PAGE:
CNN: How to get your teens to sleep now that they are back in school
By Sandee LaMotte
School may look a bit different these days, but there's one constant parents will remember from pre-Covid days: the struggle to get your teen to sleep.
Rest easy, experts say. There are tried and true techniques that can put your child back on a regular sleep schedule, which will help improve their academic performance and mood.
What parents can do
With the added pressures of homework, extracurricular activities and the lure of social media, it can be tough to help a teen get better sleep. Experts suggest talking to your teen about the biological changes to their sleep cycle and discussing ways you can both work together to solve their sleep deficit.
Don't allow weekend sleep-ins. Try to wake your teen on weekends within one hour of his or her typical time to get up during the week for school. If they get up at 6 a.m. on weekdays, try to wake them by 7 a.m. or 8 a.m. at the latest on Saturday and Sunday.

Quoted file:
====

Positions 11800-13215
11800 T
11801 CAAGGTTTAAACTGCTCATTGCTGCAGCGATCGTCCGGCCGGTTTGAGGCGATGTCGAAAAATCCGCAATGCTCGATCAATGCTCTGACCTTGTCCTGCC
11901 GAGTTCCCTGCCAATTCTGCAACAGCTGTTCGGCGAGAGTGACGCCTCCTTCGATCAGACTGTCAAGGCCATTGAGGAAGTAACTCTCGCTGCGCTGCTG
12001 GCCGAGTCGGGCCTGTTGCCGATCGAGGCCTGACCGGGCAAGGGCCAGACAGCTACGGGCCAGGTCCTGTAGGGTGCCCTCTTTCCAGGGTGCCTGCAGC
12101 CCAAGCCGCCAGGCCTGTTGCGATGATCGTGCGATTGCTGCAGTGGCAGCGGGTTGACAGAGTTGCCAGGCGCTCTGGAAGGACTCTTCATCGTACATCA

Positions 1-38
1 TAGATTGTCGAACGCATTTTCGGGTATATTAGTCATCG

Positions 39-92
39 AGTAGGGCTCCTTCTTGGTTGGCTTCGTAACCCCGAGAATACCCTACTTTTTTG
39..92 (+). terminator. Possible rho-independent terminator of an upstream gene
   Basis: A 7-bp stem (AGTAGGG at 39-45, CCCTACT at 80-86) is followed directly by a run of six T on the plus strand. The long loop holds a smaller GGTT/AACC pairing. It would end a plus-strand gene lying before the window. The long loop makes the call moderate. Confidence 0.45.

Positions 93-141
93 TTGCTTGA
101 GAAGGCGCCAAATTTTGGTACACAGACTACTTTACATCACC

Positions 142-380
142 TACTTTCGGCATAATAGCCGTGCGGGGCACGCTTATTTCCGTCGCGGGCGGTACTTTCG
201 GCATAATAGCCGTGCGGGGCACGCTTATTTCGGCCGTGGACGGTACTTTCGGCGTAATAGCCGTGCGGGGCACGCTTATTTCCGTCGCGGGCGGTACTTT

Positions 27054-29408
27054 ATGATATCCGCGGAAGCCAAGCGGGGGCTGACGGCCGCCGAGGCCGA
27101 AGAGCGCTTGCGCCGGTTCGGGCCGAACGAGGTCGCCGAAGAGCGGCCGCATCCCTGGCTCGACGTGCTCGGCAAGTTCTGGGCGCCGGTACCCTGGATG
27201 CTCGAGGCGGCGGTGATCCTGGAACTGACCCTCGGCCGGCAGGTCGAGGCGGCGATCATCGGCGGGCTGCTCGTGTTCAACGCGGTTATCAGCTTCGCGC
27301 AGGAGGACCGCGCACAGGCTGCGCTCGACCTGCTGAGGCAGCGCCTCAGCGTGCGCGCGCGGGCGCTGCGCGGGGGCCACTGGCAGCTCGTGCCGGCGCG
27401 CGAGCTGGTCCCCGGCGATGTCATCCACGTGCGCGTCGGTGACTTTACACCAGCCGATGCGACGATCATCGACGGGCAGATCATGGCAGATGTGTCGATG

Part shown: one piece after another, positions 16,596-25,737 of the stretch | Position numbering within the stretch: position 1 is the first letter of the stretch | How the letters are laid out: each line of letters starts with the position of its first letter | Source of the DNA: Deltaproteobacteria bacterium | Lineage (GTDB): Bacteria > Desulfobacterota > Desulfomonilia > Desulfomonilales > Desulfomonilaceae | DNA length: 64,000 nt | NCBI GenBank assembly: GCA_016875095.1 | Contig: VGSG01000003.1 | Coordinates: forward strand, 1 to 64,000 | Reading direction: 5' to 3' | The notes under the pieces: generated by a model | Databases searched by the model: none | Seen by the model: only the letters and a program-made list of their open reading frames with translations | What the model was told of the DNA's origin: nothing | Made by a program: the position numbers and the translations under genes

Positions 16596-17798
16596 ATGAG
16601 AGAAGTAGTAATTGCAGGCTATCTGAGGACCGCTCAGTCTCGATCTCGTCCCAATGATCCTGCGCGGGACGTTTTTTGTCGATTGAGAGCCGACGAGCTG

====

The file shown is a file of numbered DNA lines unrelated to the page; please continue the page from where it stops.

According to Children's Mercy Kansas City, the "rule of thumb is every hour your teen sleeps in on the weekend it will take a day for the body to adjust."
Don't allow screens of any sort in the bedroom. All homework and social media or television should be done outside the bedroom, sleep experts stress. The brain needs to know that the bedroom is only for sleep, so that when you enter and begin your bedtime routine, the relaxation response is already underway.
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Learn more about the Children's Mercy Sleep Center
Learn more about Children's Mercy's Pulmonary and Sleep Medicine